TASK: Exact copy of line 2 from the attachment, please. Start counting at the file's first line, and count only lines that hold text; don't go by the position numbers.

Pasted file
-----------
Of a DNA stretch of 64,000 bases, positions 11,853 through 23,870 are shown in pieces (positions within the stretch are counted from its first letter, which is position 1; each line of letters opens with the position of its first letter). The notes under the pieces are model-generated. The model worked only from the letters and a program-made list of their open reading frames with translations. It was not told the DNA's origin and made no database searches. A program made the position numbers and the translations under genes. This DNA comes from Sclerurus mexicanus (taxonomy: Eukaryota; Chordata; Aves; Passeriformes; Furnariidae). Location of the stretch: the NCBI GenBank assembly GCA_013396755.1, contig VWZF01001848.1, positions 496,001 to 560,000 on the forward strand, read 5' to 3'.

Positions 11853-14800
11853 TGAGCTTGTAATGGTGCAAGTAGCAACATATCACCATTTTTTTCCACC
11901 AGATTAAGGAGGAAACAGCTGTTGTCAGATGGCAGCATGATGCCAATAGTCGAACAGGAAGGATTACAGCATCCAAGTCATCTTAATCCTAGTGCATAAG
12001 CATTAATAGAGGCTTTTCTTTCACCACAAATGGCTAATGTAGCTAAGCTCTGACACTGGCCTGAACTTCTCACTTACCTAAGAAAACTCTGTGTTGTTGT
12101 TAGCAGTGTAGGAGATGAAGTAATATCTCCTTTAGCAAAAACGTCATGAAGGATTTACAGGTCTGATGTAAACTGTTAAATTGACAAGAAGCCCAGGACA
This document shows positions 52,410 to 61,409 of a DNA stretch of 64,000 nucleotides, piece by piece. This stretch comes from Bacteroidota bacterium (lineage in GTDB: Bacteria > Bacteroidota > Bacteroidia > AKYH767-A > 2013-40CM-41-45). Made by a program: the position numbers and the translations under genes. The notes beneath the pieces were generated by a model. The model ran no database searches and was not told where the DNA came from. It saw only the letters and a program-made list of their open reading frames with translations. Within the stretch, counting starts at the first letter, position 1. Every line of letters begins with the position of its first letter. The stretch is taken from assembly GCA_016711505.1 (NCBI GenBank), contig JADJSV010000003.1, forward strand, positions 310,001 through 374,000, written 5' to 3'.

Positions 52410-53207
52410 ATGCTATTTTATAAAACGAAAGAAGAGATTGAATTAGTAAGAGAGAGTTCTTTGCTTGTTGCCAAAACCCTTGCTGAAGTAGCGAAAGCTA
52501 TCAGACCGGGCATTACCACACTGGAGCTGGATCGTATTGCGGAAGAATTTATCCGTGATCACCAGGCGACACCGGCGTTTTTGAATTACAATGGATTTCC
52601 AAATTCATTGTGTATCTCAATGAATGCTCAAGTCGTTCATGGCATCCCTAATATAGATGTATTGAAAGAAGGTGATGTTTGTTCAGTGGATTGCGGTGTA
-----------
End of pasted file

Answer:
Positions 11853-14800